It is the demand that tax-payers enforce copyrights, and the automatic granting of copyrights to anything under the sun, and the criminal penalties even for inadvertently producing a similar pattern that gets my dander up.

  43. “”””””Prevents actual ownership? Yeah, that is a hell of a business model.”””””

    It’s made Microsoft Billions. You don’t own any MS product. Most software for that matter. You are licensed to use it only if you agree to certain conditions. And if MS revokes your license, you will not be able to use that for which you paid decent money.

  44. “Slash seems to have no such qualms about bitching over leaked tracks, and went so far as to hate on Cogill to the L.A. Times, officially surpassing Lars Ulrich of Metallica for the title of Biggest Copyright Douchebag”

    So protecting your livelihood and protesting the theft of your intellectual property makes you a douchebag? How about I take some of your “work” and post it on a website and claim it as my own. I wonder how long it would take you to threaten me with some sort of legal repercussions, you stupid asshole.

  45. “They put him in handcuffs.”

    That is generally what they do with people who break the law.

  46. “They put him in handcuffs.”

    That is generally what they do with people who break the law.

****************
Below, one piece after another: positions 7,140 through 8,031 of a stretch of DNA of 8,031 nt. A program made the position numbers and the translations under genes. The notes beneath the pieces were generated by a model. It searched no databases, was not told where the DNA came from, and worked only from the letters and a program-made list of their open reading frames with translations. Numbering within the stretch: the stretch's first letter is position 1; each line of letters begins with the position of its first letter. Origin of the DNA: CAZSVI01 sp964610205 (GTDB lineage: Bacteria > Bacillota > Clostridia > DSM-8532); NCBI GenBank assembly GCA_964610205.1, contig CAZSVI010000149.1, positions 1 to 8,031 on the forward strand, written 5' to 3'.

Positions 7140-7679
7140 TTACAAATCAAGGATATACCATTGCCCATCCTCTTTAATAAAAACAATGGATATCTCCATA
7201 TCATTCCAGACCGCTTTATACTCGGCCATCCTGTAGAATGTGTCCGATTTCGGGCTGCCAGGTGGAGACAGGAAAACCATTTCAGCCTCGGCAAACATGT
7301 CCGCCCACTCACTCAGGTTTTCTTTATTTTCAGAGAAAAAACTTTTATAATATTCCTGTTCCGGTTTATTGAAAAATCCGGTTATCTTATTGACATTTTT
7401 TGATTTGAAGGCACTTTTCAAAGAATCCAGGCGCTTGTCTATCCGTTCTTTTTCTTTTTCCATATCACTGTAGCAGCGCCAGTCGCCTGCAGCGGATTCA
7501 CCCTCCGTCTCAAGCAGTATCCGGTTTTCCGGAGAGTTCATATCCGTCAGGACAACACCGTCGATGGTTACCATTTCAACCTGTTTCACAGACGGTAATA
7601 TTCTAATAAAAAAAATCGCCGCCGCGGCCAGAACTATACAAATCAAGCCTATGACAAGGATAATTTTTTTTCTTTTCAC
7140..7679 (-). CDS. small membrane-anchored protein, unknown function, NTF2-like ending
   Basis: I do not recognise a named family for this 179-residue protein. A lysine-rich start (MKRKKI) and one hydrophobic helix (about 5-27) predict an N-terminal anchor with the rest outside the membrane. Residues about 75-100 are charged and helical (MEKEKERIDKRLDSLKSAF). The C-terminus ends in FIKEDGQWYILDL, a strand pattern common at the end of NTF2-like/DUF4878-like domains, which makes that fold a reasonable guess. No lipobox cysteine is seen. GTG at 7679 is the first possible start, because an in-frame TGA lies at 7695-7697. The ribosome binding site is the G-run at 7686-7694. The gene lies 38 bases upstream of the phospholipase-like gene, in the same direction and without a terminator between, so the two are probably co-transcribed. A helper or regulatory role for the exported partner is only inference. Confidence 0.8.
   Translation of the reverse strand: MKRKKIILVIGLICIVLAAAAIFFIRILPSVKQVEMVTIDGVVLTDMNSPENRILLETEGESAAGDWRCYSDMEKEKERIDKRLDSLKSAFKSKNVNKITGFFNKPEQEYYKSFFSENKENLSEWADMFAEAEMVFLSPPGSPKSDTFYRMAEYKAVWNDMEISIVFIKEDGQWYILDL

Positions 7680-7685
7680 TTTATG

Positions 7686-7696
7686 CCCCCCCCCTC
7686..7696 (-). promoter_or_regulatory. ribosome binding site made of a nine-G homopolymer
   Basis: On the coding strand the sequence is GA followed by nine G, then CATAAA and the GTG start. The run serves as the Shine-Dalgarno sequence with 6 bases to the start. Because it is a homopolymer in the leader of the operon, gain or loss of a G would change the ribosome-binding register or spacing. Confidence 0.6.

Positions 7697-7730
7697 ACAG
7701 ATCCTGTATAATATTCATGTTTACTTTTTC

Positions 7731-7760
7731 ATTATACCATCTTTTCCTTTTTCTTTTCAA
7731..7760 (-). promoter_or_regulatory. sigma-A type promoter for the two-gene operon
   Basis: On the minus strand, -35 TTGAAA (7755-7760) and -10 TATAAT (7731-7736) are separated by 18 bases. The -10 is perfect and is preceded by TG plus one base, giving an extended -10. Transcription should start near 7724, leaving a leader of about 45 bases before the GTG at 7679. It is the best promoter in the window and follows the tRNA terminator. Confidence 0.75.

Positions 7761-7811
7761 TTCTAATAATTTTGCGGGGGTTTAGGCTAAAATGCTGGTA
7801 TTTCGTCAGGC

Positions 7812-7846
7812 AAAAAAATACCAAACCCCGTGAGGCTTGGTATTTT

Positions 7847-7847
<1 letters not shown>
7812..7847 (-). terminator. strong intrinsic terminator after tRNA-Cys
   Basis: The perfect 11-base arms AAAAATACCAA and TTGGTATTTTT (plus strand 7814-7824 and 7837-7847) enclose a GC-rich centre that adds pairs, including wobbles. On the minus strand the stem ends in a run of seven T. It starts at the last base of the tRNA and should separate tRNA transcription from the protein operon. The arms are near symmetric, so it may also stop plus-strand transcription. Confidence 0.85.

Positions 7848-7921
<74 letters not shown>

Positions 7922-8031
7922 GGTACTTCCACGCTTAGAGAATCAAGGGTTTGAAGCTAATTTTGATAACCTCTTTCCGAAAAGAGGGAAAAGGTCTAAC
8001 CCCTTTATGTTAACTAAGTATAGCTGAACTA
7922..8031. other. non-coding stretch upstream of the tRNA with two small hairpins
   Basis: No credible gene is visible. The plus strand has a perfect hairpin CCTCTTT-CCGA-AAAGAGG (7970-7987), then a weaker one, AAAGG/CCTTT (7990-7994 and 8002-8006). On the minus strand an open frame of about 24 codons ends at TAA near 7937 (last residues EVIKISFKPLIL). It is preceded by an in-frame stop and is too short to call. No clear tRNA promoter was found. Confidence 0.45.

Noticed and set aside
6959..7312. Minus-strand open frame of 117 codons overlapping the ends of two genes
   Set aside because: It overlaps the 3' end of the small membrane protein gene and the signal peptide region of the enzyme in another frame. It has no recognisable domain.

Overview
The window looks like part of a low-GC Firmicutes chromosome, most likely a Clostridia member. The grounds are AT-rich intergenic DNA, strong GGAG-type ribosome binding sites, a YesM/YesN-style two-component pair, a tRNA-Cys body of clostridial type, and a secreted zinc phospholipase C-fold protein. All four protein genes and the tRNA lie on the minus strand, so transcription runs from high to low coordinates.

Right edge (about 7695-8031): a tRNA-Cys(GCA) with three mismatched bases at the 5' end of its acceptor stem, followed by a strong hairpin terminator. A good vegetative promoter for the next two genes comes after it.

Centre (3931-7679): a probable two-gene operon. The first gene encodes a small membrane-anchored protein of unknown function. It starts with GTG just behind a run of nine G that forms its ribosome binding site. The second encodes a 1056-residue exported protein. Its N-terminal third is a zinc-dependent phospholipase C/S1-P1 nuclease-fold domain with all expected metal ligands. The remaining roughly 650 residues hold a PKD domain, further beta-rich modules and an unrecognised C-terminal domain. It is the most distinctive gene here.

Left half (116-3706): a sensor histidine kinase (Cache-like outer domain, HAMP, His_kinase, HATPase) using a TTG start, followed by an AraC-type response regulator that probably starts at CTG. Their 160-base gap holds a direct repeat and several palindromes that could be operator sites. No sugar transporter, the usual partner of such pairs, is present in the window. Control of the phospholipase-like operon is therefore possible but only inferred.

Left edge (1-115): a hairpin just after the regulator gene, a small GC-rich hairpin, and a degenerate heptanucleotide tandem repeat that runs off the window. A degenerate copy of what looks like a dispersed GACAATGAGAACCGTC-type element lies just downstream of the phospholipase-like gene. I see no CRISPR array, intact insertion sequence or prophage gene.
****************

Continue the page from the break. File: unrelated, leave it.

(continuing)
Yeah, like that black man and white woman who got married in Virginia in the 50’s. And those assholes who were caught hiding escaped slaves 100 years earlier.

    Fuckers had it coming, right B?

  47. Rock’n’roll — trivial music for trivial minds.

    They’re only important because the credulous masses worship them.

    And what would we lose if all rock music disappeared tomorrow?

  48. “Yeah, like that black man and white woman who got married in Virginia in the 50’s. And those assholes who were caught hiding escaped slaves 100 years earlier.

    Fuckers had it coming, right B?”

    Firstly, I am curious, how should a person who is arrested be treated? Should he have not been handcuffed by the police. Secondly, comparing someone being arrested and handcuffed for theft to slavery is just plain retarded.

  49. Yeah, what a douchbag. Me, I’m going all the way. I’m going to steal the computer I’ll use to download the songs, steal the CDs I’ll burn them onto, steal the iPod I’ll transfer the stolen songs to, etc. Dell and Apple are a bunch of rich douchebags anyway. They can afford it.